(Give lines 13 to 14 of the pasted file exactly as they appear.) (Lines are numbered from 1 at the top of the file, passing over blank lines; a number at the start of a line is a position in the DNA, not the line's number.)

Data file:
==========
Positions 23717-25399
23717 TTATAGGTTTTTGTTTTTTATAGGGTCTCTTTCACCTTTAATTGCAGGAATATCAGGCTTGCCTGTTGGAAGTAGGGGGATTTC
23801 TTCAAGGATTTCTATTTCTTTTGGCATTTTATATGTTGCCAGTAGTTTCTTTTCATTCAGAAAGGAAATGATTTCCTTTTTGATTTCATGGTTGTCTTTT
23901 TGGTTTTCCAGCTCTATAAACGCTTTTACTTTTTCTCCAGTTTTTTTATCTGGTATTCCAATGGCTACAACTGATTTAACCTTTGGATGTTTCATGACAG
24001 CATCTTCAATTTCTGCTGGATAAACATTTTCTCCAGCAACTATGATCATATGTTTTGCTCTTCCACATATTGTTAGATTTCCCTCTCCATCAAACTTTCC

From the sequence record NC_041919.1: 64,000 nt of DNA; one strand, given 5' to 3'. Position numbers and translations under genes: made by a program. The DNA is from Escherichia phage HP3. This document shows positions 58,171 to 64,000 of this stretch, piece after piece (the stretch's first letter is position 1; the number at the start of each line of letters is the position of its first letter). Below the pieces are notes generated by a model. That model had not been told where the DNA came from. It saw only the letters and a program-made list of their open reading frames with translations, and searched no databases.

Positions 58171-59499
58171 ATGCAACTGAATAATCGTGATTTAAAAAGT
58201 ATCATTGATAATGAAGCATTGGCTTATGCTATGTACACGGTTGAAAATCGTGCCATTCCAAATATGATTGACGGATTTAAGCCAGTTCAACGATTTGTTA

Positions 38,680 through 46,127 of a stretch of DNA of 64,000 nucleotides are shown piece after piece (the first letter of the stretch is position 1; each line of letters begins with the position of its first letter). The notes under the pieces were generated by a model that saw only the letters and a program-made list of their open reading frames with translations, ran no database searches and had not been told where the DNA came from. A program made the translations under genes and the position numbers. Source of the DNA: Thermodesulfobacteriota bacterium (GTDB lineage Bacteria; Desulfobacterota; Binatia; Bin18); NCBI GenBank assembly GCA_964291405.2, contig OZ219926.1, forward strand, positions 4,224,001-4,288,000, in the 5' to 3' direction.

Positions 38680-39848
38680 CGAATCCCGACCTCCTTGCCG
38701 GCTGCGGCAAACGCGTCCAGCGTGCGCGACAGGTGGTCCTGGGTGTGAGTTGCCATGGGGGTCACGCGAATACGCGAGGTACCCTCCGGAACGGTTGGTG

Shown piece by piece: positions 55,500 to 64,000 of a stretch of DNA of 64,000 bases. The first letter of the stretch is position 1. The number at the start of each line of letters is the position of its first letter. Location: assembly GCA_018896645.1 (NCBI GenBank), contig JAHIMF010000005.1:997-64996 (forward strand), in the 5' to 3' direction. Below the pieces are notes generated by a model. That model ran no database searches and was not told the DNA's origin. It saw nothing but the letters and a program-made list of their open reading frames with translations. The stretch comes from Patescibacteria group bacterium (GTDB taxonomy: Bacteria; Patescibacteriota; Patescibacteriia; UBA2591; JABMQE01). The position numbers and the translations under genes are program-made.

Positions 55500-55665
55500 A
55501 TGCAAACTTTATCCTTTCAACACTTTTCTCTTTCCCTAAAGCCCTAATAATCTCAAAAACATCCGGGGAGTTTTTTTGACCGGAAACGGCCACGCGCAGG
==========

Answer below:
38701 GCTGCGGCAAACGCGTCCAGCGTGCGCGACAGGTGGTCCTGGGTGTGAGTTGCCATGGGGGTCACGCGAATACGCGAGGTACCCTCCGGAACGGTTGGTG

Shown piece by piece: positions 55,500 to 64,000 of a stretch of DNA of 64,000 bases. The first letter of the stretch is position 1. The number at the start of each line of letters is the position of its first letter. Location: assembly GCA_018896645.1 (NCBI GenBank), contig JAHIMF010000005.1:997-64996 (forward strand), in the 5' to 3' direction. Below the pieces are notes generated by a model. That model ran no database searches and was not told the DNA's origin. It saw nothing but the letters and a program-made list of their open reading frames with translations. The stretch comes from Patescibacteria group bacterium (GTDB taxonomy: Bacteria; Patescibacteriota; Patescibacteriia; UBA2591; JABMQE01). The position numbers and the translations under genes are program-made.